As far as what she stocks at her farmers’ market tables, Beatrice has a go-to formula.
“I make a similar array of items each market, meaning there’s always a brownie, a blondie, a flourless chocolate cake, cupcakes, macaroons, and a few raw treats,” she explains, adding that this equation makes it easy to introduce new products and flavors. “Because I’ve formulated these basic recipes, it’s simple to integrate different spices, fruits, herbs, [and] teas into that preexisting recipe base to make seemingly a whole new product.”
So what does this mean for Sow Good Bakery supporters? There’s always something new to try, of course. One day might mean biting into a raw brownie with salted caramel and thyme, one of Beatrice’s all-time best sellers, while another could be devoted to the honey lavender coconut macaroons or maybe the dark chocolate brownie with walnuts and cacao nibs. More recently, the bakery’s copycat Snickers bar is a new menu staple, and for good reason.
“Some say it tastes better than a traditional Snickers and is leaps and bounds healthier,” Beatrice notes. “I sometimes even call it a breakfast treat.”
In truth, Sow Good Bakery desserts could be breakfast. Because they’re formulated with only whole foods and recognizable ingredients, they diverge from those traditional grocery store gluten-free sweets, many of which are filled with starch and “empty” ingredients. On top of that, their unique flavor profiles often function as a boost for flavor and nutrition. Case in point: instead of sticking with a traditional blondie, Beatrice throws in butternut squash for added vitamins and infuses it with sage and brown butter for a sweet and savory bar that sings of autumn in the Hudson Valley.
“I don’t like to make treats that are too normal,” she admits. Since part of the fun is switching things up, she’s not shy when it comes to testing everything from black truffle oil (in her chocolate truffles) to cayenne pepper (in her flourless chocolate cake with Mexican chocolate ganache).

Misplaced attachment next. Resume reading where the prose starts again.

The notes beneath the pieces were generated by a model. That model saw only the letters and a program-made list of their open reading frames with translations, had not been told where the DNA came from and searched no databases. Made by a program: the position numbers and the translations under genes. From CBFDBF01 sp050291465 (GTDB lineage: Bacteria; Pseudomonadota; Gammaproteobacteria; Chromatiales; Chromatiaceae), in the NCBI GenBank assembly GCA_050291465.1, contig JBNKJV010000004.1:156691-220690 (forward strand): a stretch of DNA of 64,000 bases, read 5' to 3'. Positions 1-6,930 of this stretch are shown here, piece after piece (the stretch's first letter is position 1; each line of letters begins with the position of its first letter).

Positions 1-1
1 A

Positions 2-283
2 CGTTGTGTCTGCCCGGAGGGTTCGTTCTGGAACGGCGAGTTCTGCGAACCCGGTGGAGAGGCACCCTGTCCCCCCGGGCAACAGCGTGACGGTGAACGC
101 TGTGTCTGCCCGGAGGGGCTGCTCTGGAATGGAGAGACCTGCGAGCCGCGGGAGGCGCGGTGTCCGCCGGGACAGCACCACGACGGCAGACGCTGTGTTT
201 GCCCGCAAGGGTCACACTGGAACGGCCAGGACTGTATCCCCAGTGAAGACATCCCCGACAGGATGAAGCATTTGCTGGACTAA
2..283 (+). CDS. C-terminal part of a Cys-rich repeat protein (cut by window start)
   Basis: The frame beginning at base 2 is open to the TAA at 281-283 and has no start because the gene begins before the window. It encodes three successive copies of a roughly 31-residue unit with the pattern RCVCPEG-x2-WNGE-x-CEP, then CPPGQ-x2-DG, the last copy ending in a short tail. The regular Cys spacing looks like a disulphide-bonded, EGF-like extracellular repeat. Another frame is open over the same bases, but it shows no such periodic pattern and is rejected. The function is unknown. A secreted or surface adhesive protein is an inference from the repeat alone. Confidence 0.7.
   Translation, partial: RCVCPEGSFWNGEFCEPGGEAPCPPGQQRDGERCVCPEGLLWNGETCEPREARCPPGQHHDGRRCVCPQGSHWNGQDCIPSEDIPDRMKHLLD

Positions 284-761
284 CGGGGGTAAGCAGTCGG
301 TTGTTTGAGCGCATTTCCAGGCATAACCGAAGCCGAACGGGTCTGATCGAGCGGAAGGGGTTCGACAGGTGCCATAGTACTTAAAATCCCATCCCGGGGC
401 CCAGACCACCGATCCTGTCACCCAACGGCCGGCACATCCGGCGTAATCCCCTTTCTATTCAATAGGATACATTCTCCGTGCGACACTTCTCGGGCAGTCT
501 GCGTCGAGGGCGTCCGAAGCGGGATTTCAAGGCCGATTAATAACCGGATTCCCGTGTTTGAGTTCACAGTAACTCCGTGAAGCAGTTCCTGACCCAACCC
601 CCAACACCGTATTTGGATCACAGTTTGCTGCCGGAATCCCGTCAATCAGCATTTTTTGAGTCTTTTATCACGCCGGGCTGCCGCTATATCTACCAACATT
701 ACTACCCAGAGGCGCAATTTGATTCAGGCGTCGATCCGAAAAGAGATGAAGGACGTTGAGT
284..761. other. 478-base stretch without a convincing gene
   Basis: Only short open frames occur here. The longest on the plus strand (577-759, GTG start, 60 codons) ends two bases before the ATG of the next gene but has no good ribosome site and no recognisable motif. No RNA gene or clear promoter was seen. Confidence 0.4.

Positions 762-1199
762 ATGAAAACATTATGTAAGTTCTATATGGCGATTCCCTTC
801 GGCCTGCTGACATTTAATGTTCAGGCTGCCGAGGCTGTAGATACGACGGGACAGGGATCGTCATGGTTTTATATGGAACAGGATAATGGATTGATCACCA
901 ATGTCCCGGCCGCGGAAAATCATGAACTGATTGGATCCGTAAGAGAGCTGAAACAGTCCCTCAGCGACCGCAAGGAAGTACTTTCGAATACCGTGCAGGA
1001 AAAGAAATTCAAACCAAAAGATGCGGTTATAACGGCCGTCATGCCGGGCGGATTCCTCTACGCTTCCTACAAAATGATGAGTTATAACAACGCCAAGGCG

If crazy flavor combinations are what make Sow Good different, they’re also what make it a Hudson Valley success. Even during the COVID-19 crisis, Beatrice has seen an uptick in sales as shoppers look to support small, local businesses and stick to outdoor shopping. To adapt to the times, she’s even started offering preorders as a way to make transactions easier and further establish a connection with her customers.
While Beatrice is taking business one step at a time for now, she envisions a day when Sow Good Bakery can have its very own storefront in the Hudson Valley.
“I envision it being a wonderful community space with lots of sweet offerings as well as fun tea and coffee drinks,” she enthuses, noting that she’d love to incorporate mindful meditation circles and live music as well. With everything she does, she draws inspiration from the fictional Vianne Rocher in the book Chocolat. “She is so full of joy and life and is so kind and attentive to each person she encounters. I thrive off of authentic human interaction and connection and uplifting those around me and my shop will ideally be a space for that.”
Plus, she adds, it’s hard not to be joyful when there’s a plate of delicious and nutritious sweets in front of you.
“Who doesn’t get happier eating a brownie?” she says. “Especially one made with lots of love.”